Class Notes: “The Bridge on the River Kwai”

7 Aug

Movies with sets this big cannot end well...

I’m a pacifist. I don’t like fighting. I get anxious around animosity. I do not enjoy anything remotely resembling bloodthirsty land ownership.

Yet I like this movie.

Maybe it shows just how crazy war is enough for me to tolerate over two and a half hours of pure torture. A POW camp in the middle of nowhere, Asia during WWII. Modern medicine isn’t that modern, and most of the prisoners are finished off by the mighty mosquitoes.

THIS IS A MANLY MOVIE!!!

As we learn, those were the lucky souls.

War is madness claims the army doctor, because so much ill is committed against people in the film for the name of national pride. At what point do you say too far and call it a day? The Japanese colonel in charge of the work camp get pleasure from dominating his captives. His counterpart, the British colonel feels empowered by standing on the principles of soldier’s code. His determination to uphold the Geneva Convention of the West against the brutish nature the Japanese subject their prisoners to. Oh yes, almost fifteen years after the war, director David Lean is not any less bitter against the enemy. Although he seems fascinated by British military men. The man is responsible for the epic, “Lawrence of Arabia.”

In the jungle, only the British still wear their shirts.

And this precursor exists on the epic scale of grand sets, hundreds of malnourished, sunburned extras. Years before computerized special effects, all the soldiers you see populating the camp and building that bridge, those numbers are really represented. All in costume, in the middle of a jungle.

These men mean military business

And boy is it miserable.  But, there’s a humor there too. The nationalities at war are characterized by the officers. The Japanese Colonel Saito, wonderfully played by silent screen star Sessue Hayakawa , has high regard for his appearance and holds to the tradition of suicide after a failure rather than living with his shortcomings. The British Colonel Nicholson is masterfully played by Alec Guinness, as the man who won’t let go of his military code of conduct no matter what the situation. Of course, this includes giving his country his best-even if it means building the best bridge, for his captors. Oh, and there’s the wise-cracking American Naval officer who just couldn’t give a U-boat unless it involves freedom, drinks, and women. NOT stereotyping here-right?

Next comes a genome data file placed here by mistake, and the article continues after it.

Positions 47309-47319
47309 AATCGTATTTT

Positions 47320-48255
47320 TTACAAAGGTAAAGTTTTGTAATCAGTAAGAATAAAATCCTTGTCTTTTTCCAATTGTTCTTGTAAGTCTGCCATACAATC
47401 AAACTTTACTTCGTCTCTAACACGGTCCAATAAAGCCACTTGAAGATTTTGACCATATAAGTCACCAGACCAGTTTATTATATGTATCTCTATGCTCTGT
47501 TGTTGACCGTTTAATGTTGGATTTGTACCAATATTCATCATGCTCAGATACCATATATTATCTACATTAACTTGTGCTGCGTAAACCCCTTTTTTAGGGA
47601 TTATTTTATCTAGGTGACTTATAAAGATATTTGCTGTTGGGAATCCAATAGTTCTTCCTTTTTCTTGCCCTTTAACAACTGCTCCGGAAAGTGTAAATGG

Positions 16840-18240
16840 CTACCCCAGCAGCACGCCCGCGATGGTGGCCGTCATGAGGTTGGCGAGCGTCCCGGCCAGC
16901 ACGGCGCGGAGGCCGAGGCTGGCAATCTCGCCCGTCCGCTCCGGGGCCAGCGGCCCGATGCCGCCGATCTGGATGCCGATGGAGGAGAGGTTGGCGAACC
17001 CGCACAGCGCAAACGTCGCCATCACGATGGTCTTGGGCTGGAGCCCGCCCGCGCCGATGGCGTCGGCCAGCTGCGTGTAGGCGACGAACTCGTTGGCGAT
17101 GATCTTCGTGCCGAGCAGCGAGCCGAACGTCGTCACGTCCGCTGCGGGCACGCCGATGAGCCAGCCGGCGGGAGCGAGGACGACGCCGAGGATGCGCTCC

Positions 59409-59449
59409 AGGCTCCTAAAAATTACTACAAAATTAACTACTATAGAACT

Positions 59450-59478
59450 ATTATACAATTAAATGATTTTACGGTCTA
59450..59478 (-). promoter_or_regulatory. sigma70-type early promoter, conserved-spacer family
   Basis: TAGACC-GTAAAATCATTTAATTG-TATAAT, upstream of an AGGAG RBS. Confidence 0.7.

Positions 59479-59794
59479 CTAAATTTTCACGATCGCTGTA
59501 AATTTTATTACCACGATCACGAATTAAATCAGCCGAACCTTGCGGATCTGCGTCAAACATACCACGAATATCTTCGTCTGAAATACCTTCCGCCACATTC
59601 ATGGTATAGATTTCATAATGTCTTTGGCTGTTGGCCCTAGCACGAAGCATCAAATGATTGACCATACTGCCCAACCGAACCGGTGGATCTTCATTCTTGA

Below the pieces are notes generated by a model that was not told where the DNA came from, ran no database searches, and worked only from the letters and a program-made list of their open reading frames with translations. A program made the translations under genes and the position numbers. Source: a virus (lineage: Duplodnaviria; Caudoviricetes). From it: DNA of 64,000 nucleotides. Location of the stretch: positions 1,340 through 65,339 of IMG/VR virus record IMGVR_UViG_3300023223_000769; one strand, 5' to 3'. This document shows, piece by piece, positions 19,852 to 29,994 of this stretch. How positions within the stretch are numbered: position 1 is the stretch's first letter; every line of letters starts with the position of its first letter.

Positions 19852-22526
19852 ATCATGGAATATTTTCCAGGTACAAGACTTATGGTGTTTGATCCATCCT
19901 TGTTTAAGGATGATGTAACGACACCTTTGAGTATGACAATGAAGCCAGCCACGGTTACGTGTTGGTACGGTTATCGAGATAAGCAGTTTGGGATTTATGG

And here’s where the beautiful ethical questions lie: is it traitorous for the colonel to command his troops to work for the enemy? Where do loyalties lie? Why is the American always the most interested in self-preservation?

It's going to be a long war...

It’s great to see these two cultures with high values on honor duke it out on a battle of strategic mind wars.  Quite thriling actually, because for a war movie, there’s surprisingly little combat. It is mostly just that-a mental war. Fighting to hold onto values, to dear life. It’s a struggle that keeps you paying attention for a damn good long time (2.5 hours of pain and suffering anyone?). It’s not mopey at all, when you finish the movie, you too feel a sense of a survivor. You made it out of the jungle, pass the River Kwai.

See the restored trailer here:

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One Response to “Class Notes: “The Bridge on the River Kwai””

  1. Ray Bouchard August 8, 2010 at 9:52 am #

    Great review Monica. I think the best war movies bring home the horror, futility, and also the heroism of war. This one does all those things. You can really feel the heat of the jungle.

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